A rare early Viking brooch has been found in the village of Varja, northeastern Estonia. The box-shaped brooch is one of only two of its kind ever discovered in Estonia, and the other one has not been handed in to heritage authorities yet. The other one is also of later date.
The Varja brooch was made of bronze cast in a single piece. It is in excellent condition, intact with only minor damage to the surface, likely from agricultural activity disturbing it when it was underground, and its steel pin missing.
The decoration is of the Broa or Oseberg style, characterized by sinuous animal figures and “gripping beast” motifs (creatures grasping the borders around them in their paws, usually their own serpentine bodies or another animal). The Boa style dates the brooch to between the late 8th century and the mid-9th.
The brooch was unearthed at the site of an ancient wetland which is believed to have had a single farm during the Viking era.
Kiudsoo explained that the village of Varja is situated in the northeastern part of the ancient parish of Askälä, and that this region on Estonia’s northern coast, between Purtse River and the present-day city of Kohtla-Järve, stands out for its exceptionally rich archaeological find material. The Eastern Route, an important Viking-era trade route, ran along Estonia’s northern coast.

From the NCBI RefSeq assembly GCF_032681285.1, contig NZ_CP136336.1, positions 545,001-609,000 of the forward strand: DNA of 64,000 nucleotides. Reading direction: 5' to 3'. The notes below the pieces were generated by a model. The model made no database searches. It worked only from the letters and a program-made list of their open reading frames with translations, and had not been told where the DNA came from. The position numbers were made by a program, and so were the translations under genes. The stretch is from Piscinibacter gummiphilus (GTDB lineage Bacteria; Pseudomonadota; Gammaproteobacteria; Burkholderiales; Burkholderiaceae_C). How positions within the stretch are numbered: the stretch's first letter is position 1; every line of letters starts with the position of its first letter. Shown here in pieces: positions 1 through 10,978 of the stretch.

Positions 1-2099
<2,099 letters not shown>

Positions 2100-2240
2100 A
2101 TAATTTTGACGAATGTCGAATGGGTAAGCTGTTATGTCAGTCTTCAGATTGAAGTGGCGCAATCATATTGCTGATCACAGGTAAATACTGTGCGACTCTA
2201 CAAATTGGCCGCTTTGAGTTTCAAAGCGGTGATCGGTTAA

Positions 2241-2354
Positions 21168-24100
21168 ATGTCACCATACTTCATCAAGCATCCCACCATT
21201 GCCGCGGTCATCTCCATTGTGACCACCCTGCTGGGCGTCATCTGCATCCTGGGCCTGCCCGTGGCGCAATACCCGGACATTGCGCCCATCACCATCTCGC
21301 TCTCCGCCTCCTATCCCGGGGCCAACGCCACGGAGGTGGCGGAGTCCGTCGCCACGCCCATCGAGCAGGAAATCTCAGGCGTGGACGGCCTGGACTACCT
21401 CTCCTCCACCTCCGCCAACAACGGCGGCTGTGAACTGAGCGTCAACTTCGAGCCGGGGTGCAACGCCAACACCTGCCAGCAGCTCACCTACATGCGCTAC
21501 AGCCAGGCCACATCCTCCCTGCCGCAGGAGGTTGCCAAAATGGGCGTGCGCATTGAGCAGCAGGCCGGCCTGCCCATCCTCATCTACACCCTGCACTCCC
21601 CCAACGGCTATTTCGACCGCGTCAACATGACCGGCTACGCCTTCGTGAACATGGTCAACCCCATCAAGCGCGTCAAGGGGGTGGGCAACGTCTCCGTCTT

The archaeologist said that he believes that the brooch found at Varja belonged to a woman born on the island of Gotland, who took up residence in the Viru region of Estonia later in her life. Supporting this hypothesis is the fact that similar decorative items were in widespread use in Gotland during the Viking era, but are not common elsewhere. Kiudsoo said that hundreds of box-shaped brooches like the one recently found in Estonia have been found in Gotland.